/Betting early on an AI niche, RA Capital seeds a young founder’s quest to unlock ‘Holy Grail’ targets – Endpoints News (via Qpute.com)
Betting early on an AI niche, RA Capital seeds a young founder’s quest to unlock ‘Holy Grail’ targets – Endpoints News

Betting early on an AI niche, RA Capital seeds a young founder’s quest to unlock ‘Holy Grail’ targets – Endpoints News (via Qpute.com)


Ar­ti­fi­cial in­tel­li­gence, with its grandiose claims and sweep­ing promis­es to rev­o­lu­tion­ize drug dis­cov­ery, may seem om­nipresent in bio­phar­ma now. But Vir­ginia Burg­er and RA Cap­i­tal be­lieve there are nich­es it has yet to touch.

Pe­ter Tom­pa

Af­ter tak­ing up res­i­den­cy at the star-stud­ded Boston ac­cel­er­a­tor Petri, Burg­er’s start­up — named New Equi­lib­ri­um Bio­sciences — has scored $10 mil­lion in seed cash from the VC firm to prove that by reach­ing in­to those cor­ners, they could un­cov­er drugs against “Holy Grail” tar­gets in every­thing from can­cer to neu­rode­gen­er­a­tive dis­eases.

Specif­i­cal­ly, the biotech is in­ter­est­ed in a class of pro­teins called in­trin­si­cal­ly dis­or­dered pro­teins that doesn’t have a sin­gle fold­ed struc­ture. MYC, for in­stance, is a can­cer-caus­ing IDP.

“They break this par­a­digm of se­quence to struc­ture to func­tion be­cause it’s re­al­ly se­quence to mul­ti­ple of dif­fer­ent con­for­ma­tions which have many dif­fer­ent func­tions,” she told End­points News.

They can al­so range from ful­ly un­struc­tured to par­tial­ly struc­tured ones con­tain­ing a dis­or­dered re­gion, some­thing con­den­sate play­ers like Dew­point are fo­cused on.

Nathaniel Brooks Hor­witz

Crack­ing this spe­cial class, RA Cap­i­tal prin­ci­pal Nathaniel Brooks Hor­witz said, re­quired a new breed of com­pa­ny that in­te­grates both AI and physics in drug dis­cov­ery, be­yond what the sin­gu­lar­ly fo­cused pi­o­neers — Schrödinger, Re­lay and Sil­i­con on the physics side; Atom­wise, Re­cur­sion and Ex­sci­en­tia on the AI side — are do­ing.

“What we’re re­al­ly ex­cit­ed about is when a com­pa­ny like New Equi­lib­ri­um can en­able a tar­get about which we can say the fol­low­ing — ‘If on­ly we could de­vel­op a drug for this tar­get’ — we’re con­fi­dent it will be suc­cess­ful,” he said.

As a PhD in Pitts­burgh and lat­er post­doc at MIT, Burg­er would read pa­pers high­light­ing their im­por­tance as drug tar­gets. But they were so hard to tar­get that un­til mid­way through her post­doc, sci­en­tists weren’t even sure if lig­ands could bind to them — they wig­gle around too quick­ly to be even seen in ex­per­i­ments. Even when they did find mol­e­cules that bound weak­ly to the pro­teins, there was no re­al way to op­ti­mize them in­to drug can­di­dates.

Im­mersed in the en­tre­pre­neur­ial en­vi­ron­ment at MIT, it seemed nat­ur­al to build a start­up around the com­pu­ta­tion­al meth­ods she had been de­vel­op­ing to iden­ti­fy the set of con­for­ma­tions the pro­teins would switch be­tween. First, though, she took a job at XtalPi, the US-Chi­na AI biotech start­up backed by Ten­cent and lat­er Soft­Bank and Morn­ing­side.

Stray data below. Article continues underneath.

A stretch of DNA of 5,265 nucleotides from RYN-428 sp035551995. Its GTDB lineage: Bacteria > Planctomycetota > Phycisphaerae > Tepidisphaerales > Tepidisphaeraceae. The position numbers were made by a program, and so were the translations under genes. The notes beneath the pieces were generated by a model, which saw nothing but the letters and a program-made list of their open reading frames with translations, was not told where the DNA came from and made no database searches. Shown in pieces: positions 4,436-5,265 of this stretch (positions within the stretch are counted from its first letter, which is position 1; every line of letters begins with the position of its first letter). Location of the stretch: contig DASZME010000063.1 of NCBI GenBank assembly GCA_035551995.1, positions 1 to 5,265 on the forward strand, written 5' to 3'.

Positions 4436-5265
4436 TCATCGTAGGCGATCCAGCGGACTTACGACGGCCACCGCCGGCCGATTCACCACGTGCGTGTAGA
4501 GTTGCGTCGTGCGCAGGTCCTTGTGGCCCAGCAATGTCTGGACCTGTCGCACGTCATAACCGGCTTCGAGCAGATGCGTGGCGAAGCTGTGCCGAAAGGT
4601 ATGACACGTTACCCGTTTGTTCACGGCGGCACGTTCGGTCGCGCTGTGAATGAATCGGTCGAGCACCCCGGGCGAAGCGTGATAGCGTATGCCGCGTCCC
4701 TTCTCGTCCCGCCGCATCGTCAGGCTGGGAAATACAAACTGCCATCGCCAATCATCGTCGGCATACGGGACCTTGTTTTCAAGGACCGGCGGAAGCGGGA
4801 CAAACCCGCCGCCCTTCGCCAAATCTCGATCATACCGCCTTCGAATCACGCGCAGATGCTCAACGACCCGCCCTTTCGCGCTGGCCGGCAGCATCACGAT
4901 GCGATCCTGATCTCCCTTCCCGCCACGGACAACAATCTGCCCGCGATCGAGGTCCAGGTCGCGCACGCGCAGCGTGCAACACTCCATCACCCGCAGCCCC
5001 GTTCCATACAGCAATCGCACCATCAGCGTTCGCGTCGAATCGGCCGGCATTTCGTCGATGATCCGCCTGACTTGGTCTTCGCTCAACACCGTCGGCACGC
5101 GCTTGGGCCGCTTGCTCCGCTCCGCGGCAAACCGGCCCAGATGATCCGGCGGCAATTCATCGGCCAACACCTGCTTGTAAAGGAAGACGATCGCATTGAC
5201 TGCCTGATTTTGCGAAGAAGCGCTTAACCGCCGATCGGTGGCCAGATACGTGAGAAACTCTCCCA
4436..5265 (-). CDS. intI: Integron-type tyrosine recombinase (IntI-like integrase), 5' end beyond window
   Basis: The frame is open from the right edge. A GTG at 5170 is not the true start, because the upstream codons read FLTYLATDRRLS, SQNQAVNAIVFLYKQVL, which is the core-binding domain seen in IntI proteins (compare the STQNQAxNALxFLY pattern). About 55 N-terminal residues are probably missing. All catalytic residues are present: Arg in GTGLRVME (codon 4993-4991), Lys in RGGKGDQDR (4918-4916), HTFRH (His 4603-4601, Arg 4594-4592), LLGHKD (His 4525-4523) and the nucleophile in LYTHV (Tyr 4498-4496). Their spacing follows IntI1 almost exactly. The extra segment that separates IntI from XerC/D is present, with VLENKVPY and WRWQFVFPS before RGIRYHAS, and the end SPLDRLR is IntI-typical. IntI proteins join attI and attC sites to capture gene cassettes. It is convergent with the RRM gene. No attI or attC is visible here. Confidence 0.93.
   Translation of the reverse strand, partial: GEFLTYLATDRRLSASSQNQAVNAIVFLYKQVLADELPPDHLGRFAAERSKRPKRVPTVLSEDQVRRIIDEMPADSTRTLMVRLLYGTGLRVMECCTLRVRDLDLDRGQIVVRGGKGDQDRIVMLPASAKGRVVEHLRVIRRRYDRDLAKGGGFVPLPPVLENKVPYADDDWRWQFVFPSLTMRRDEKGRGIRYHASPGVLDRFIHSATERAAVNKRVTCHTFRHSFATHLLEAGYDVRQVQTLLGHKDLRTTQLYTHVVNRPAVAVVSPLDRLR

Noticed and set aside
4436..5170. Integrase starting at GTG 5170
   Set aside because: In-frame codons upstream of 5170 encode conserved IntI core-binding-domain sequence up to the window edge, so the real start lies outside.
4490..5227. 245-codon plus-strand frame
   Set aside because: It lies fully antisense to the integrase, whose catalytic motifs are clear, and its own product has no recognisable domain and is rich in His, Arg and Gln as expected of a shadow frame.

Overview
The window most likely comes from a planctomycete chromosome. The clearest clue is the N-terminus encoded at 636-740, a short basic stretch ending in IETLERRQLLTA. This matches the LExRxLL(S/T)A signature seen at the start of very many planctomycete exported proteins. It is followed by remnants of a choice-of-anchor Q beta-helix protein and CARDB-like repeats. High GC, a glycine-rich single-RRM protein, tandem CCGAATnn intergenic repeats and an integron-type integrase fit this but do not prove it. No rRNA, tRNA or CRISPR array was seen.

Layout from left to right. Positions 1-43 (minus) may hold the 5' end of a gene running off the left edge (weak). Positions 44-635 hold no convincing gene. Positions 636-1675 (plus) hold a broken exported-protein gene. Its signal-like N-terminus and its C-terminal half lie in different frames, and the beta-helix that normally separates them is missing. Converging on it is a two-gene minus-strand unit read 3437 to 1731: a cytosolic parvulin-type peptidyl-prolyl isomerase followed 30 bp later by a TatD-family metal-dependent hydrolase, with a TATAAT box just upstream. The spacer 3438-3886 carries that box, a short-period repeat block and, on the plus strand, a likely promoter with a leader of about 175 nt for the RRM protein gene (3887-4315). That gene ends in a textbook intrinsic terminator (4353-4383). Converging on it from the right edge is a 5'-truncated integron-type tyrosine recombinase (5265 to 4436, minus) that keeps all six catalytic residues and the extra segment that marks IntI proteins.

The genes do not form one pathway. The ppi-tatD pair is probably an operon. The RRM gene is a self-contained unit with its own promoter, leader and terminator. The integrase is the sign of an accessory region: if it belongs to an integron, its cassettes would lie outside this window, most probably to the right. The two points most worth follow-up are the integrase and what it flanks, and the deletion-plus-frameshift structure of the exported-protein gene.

It was dur­ing that two-year stint that she met Pe­ter Tom­pa, a pro­fes­sor at Flan­ders In­sti­tute for Biotech­nol­o­gy who’s de­vot­ed his ca­reer to study­ing IDP struc­ture and func­tion. He was in­ter­est­ed in start­ing a com­pa­ny to­geth­er.

Two weeks lat­er, she was out.

The first thing she did af­ter re­ceiv­ing fund­ing from Petri — an ac­cel­er­a­tor set up to tai­lor to the needs of young founders — was to buy quan­tum chem­i­cal soft­ware and start gen­er­at­ing their own train­ing da­ta for a new kind of physics mod­el.

Ex­ist­ing com­pu­ta­tion­al mod­els, Burg­er said, were built on what’s al­ready known about fold­ed struc­tures, which ren­ders them the wrong fit for in­trin­si­cal­ly dis­or­dered pro­teins. By us­ing AI to learn quan­tum chem­istry — the en­er­gies and forces on each atom that give rise to a shape at any giv­en mo­ment — New Equi­lib­ri­um’s al­go­rithms can “see,” in sil­i­co, thou­sands or even mil­lions of pos­si­ble struc­tures over time.

“We’re re­do­ing how sim­u­la­tions have been done in the past by re­build­ing the un­der­ly­ing sim­u­la­tion ar­chi­tec­ture to use AI for each step in­stead of in­tro­duc­ing a sin­gle — the stan­dard cal­cu­la­tion for each step,” she said.

The next step is to ze­ro in on the struc­tures that are more sta­ble or ap­pear more fre­quent­ly, screen lig­ands against them in a wet lab, and then fuse the frag­ments bind­ing to dif­fer­ent struc­tures in the same mol­e­cule. Burg­er can’t yet re­veal how many frag­ments they’d need for each drug made this way, but not­ed that the seed fund­ing will get them clos­er to pre­clin­i­cal can­di­dates.

For RA Cap­i­tal, the deal marks an­oth­er move in their shift to­ward ear­li­er stages of ven­ture fi­nanc­ing.

Quan­tum com­put­ing, Hor­witz not­ed, is loom­ing on the hori­zon with hard­ware start­ing to take shape. And the tech­nol­o­gy will ul­ti­mate­ly make it pos­si­ble to “ful­ly mod­el the true bio­phys­i­cal state of even the most com­plex mol­e­c­u­lar in­ter­ac­tions.”

“Which will be the com­pa­nies that are the first to use quan­tum com­put­ing and all the pow­er that brings to ra­tio­nal­ly de­sign med­i­cines for mean­ing­ful tar­gets?” he said. “I think New Equi­lib­ri­um can be that com­pa­ny.”


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